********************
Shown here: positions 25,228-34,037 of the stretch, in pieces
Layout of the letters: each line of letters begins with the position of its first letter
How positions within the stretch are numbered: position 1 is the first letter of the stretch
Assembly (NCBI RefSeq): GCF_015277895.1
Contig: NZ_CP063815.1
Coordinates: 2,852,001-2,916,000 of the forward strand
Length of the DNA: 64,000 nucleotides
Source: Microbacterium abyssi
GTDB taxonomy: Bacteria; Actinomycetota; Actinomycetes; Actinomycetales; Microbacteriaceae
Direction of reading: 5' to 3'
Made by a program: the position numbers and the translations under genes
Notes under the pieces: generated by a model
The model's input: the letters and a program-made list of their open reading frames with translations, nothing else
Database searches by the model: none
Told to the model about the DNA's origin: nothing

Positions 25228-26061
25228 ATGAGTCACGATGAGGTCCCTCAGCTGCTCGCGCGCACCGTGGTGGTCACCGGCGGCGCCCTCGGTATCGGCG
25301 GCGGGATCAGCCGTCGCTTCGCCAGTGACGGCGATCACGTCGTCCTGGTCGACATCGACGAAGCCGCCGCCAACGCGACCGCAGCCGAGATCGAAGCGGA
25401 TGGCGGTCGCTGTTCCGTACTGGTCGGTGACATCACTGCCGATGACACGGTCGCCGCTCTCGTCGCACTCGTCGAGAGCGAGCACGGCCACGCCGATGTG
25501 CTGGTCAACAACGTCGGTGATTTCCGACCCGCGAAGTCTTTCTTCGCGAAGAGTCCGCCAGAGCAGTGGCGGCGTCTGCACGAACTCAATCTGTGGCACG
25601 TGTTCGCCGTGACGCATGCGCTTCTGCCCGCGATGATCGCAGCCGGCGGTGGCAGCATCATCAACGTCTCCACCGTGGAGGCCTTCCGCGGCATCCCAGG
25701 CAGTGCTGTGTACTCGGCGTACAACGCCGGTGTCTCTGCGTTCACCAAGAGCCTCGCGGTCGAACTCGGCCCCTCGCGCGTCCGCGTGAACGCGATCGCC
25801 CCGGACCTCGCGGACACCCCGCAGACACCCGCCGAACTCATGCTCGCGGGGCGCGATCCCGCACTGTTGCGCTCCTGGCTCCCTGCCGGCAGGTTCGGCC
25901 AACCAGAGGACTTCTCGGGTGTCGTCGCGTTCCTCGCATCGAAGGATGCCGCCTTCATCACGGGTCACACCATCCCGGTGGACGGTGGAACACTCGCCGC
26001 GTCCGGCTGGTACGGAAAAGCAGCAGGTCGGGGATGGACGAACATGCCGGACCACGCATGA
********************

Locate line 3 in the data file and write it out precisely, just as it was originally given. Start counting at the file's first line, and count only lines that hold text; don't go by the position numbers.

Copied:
How positions within the stretch are numbered: position 1 is the first letter of the stretch